Organisations without hearing loop systems for the deaf, could be excluding one in six potential customers. As well as making business sense, being accessible to the 12 million people with some form of hearing loss is also a legal requirement under the Equality Act 2010 and Disability Discrimination Act in Northern Ireland.
When installed correctly, hearing loop technology will open up your business to hearing aid users. However, it’s important to be aware of the potential pitfalls. Here’s what to consider and what to avoid.
What to consider
- How many people would use a hearing loop system?
- Has a specific situation prompted you to consider installing a hearing loop? For example, did someone struggle to talk to your receptionist?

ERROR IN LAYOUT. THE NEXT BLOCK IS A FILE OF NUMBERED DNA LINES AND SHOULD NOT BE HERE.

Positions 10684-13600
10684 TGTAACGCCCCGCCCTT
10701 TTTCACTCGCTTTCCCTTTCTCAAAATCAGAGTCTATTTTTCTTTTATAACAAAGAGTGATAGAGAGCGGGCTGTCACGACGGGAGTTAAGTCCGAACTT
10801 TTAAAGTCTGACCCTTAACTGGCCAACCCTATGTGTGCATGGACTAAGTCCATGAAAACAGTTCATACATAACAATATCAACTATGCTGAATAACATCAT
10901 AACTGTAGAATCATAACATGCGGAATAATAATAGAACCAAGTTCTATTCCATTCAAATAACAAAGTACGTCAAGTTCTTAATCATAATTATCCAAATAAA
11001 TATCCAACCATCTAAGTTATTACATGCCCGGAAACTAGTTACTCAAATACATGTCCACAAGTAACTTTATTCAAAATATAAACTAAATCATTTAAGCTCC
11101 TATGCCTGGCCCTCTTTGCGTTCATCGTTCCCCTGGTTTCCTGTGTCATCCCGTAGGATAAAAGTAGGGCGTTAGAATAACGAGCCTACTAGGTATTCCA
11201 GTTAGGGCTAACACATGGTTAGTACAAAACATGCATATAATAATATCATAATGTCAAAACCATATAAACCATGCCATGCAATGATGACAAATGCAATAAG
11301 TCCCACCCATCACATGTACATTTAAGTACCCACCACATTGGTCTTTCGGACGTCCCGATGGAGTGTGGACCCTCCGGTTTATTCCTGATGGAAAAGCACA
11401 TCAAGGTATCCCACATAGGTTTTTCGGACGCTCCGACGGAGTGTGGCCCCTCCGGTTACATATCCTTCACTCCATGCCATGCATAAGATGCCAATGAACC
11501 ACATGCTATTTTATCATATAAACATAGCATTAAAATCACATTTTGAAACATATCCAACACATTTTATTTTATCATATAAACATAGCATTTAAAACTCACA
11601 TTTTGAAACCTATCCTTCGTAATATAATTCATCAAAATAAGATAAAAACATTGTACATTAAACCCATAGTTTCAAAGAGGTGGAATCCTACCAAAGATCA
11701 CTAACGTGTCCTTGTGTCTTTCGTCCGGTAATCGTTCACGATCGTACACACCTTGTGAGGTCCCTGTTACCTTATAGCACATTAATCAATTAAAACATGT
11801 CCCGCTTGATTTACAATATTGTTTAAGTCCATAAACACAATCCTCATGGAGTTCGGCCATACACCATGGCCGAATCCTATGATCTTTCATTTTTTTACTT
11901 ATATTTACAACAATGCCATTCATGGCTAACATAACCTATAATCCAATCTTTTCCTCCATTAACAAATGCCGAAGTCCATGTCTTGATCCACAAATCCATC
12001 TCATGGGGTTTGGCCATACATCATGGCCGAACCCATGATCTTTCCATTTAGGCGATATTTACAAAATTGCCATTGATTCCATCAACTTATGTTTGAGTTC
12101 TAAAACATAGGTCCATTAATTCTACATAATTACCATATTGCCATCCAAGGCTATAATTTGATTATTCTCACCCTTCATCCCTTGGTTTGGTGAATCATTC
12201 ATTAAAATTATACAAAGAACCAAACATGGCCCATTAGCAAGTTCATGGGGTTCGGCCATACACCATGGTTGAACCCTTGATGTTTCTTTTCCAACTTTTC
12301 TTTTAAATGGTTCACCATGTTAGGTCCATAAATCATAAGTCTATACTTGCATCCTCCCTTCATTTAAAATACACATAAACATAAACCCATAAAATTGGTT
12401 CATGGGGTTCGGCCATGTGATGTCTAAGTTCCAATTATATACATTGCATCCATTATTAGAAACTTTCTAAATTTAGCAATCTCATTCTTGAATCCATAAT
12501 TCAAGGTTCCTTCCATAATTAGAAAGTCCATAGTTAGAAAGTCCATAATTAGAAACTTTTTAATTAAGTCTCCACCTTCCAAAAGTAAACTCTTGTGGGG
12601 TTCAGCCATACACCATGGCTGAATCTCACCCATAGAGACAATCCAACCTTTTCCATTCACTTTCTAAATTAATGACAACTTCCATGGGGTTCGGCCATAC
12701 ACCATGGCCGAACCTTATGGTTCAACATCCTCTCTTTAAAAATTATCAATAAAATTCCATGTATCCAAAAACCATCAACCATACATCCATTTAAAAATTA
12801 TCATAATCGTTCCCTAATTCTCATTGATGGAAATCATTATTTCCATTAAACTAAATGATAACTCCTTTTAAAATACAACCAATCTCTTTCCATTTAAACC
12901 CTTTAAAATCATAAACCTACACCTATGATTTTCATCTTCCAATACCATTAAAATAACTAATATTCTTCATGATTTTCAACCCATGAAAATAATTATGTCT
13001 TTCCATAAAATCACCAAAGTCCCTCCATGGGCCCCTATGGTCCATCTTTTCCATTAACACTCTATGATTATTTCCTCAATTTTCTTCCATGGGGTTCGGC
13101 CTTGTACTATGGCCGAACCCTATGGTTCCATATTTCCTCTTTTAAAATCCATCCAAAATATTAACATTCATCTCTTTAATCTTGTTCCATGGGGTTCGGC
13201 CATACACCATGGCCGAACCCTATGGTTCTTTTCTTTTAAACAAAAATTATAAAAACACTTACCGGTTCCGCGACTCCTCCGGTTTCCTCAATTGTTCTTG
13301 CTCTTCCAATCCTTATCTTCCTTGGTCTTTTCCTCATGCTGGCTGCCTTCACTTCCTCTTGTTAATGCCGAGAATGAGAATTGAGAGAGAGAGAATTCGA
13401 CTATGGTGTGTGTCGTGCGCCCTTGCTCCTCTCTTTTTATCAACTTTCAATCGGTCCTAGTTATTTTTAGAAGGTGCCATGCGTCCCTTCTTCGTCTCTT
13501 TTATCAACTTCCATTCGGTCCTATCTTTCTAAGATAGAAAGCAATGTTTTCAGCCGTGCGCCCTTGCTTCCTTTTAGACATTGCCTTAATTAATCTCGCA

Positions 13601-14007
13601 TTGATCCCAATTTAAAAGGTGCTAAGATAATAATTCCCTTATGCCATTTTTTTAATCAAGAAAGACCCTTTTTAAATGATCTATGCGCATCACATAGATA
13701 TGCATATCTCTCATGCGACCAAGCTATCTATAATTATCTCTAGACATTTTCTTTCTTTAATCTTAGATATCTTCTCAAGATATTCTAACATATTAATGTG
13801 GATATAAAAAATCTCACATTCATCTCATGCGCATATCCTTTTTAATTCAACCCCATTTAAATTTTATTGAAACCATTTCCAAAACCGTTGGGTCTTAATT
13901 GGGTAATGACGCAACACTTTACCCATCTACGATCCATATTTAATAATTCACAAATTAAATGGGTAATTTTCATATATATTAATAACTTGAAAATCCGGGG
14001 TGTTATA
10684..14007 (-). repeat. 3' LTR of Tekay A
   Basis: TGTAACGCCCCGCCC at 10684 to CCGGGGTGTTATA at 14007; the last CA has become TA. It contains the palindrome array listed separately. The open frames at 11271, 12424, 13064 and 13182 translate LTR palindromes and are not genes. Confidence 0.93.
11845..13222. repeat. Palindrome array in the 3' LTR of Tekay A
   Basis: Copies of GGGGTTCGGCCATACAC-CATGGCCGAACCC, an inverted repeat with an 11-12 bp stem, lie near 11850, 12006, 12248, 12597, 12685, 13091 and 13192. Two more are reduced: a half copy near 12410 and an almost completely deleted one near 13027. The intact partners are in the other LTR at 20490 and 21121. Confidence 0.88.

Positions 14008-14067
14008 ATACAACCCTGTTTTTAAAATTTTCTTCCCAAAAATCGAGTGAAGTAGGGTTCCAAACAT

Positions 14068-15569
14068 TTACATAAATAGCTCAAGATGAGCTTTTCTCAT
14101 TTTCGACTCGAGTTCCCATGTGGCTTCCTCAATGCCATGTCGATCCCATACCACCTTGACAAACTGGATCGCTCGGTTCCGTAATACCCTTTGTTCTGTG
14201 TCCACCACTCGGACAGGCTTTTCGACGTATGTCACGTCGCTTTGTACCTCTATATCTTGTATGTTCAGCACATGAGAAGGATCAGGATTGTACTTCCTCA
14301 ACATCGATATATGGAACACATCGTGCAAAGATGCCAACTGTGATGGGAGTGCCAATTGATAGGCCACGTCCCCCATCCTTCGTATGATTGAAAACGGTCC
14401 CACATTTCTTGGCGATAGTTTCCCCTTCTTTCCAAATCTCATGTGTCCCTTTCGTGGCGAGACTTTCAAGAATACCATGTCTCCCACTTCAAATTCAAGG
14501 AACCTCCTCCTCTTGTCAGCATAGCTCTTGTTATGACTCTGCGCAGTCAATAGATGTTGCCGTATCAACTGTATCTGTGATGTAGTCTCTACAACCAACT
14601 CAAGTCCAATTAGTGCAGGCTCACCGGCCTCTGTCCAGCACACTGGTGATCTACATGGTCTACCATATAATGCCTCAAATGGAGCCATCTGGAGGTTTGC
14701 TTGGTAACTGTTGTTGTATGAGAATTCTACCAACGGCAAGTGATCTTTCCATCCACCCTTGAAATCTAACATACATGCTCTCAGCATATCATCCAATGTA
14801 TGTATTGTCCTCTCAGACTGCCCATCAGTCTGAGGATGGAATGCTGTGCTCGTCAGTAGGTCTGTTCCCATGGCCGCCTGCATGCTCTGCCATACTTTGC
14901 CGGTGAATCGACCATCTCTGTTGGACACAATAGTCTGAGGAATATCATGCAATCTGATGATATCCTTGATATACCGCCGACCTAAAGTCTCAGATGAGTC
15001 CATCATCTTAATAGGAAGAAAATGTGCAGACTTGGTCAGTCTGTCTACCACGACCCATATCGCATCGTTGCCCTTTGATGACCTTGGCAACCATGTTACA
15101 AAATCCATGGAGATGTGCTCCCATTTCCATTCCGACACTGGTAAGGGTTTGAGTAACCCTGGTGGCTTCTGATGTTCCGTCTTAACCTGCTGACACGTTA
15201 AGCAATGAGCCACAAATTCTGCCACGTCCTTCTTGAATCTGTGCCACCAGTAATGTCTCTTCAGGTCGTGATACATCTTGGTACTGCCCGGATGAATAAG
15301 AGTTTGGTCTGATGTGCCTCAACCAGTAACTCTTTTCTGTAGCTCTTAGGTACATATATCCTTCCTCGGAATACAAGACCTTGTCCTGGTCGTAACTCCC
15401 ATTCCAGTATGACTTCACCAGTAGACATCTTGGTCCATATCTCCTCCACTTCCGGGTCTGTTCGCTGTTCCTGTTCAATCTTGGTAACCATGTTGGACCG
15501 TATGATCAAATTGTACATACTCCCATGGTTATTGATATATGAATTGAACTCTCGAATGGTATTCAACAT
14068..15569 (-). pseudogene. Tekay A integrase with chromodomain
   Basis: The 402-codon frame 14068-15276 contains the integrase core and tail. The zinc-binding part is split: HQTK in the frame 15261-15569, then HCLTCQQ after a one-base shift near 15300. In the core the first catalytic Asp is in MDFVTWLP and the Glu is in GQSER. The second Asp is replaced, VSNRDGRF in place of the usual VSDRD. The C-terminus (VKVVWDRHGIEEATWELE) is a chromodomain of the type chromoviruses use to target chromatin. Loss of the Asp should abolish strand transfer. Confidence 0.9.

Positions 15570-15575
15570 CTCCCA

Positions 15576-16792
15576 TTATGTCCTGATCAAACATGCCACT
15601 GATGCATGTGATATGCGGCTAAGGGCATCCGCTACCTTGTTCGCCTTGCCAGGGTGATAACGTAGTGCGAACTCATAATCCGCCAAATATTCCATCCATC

- Do you already offer some support for people with hearing loss, such as a public address or speaker system?
- Which areas of your business would benefit from a hearing loop system? This will vary depending on your type of business but should include all customer-facing points.
- How large is each area and what is the level of background noise?
What to avoid
- Don’t engage an installer with no formal training – poorly installed loop systems for the deaf will be less reliable and cost-effective in the long run.
- Don’t install the wrong type of loop – certain types of hearing loop are better suited for some area than others. Seek professional advice.
- Don’t forget about staff training. All users must know how it works, with a clear process in place if a fault is reported.
- Don’t skimp on maintenance – hearing loops should be regularly maintained to stay in good working order.